So, what’s wrong with us if we can’t even be hypnotized when, “There’s no such thing as a bad subject”?

What kind of weird outlier human failure does that make us when this thing that’s supposed to work with everyone, because if there’s no such thing as a bad subject shouldn’t we be able to be hypnotized by someone we really want to hypnotize us, doesn’t work?

Yes, saying that does put the emphasis on the hypnotist, but that’s not what it does in application, at least not if you have depression and/or anxiety. The doubt kicks in, and you think it sounds like a stupid platitude, or you blame yourself for not being the right fit for the person you want to hypnotize you, and then we’re off to the “I feel bad and I’ll never get what I want” races.

And yes, the way we address these issues is the same way we address the other stuff we’ve talked about, lower expectations, and being present in a meaningful and uncritical way.

But…

But there has to be something else to all of this…

 

Why We Can’t Let Go

            Can’t is a powerful word, and it implies a permanence or hard limit to things. It gets a bad wrap in the “let’s re-frame things” world, but that’s because can’t has a specific utility in language, and needs conditions.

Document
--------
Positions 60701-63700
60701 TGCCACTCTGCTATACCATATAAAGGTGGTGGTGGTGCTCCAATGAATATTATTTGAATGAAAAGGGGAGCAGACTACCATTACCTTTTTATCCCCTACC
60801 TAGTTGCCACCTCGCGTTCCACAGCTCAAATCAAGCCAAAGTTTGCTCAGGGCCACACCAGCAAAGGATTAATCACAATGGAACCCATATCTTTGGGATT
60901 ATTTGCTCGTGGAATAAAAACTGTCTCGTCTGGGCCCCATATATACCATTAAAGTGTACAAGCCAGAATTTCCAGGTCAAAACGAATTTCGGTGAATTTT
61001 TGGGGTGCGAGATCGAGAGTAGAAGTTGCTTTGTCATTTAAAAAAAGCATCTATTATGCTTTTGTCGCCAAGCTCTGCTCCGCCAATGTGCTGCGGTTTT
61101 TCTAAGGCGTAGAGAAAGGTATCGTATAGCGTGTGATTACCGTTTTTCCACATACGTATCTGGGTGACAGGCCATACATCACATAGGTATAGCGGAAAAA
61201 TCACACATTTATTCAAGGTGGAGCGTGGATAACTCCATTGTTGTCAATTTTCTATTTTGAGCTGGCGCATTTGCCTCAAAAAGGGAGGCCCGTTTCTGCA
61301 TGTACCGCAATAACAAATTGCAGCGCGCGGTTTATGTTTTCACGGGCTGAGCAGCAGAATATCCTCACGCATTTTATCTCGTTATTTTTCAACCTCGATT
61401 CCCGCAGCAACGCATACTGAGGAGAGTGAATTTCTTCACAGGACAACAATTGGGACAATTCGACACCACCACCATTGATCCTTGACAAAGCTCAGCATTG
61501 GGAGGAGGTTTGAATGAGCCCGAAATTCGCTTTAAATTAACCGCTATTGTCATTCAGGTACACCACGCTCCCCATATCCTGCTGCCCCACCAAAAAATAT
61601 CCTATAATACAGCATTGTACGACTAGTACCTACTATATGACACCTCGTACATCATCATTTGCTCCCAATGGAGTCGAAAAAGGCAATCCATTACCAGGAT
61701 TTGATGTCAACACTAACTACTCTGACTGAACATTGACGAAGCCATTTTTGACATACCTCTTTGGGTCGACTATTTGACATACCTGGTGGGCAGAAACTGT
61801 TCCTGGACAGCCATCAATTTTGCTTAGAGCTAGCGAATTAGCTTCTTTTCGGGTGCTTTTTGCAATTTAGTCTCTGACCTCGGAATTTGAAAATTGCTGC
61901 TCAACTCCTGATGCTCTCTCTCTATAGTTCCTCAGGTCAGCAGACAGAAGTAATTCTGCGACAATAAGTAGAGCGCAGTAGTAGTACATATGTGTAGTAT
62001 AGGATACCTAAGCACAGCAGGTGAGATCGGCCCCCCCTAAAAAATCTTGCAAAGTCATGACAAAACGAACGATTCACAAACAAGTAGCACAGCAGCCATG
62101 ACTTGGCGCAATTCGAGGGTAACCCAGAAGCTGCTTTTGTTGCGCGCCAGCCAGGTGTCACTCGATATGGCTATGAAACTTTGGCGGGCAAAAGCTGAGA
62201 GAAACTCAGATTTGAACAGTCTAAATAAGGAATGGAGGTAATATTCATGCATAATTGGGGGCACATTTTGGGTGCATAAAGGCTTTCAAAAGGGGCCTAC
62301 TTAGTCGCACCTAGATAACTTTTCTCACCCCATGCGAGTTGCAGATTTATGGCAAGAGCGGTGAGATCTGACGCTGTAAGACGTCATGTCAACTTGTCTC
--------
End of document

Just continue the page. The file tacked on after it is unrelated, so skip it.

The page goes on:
“I can’t do it” is a very final statement.

            Me, I can’t go on rollercoasters, because heights scare the fuck out of me, like they paralyze me. I have a genuine crippling phobia of heights.

            I also taught martial arts for six years (trained for longer), and I spend a lot of time talking about the idea of learning how to do things, and the difference between, haven’t learned, good, bad, and can’t.

            If you haven’t learned how to do something, then you can’t do it.

            If you you’re learning how to do something, you can’t do it badly, because doing it well requires a level of knowledge/practice you don’t have yet.

            Being bad at something means you’re not good at it yet, that you don’t have a natural disposition for it, or you have a low to non-existent upwards skill, aptitude, or even interest in it.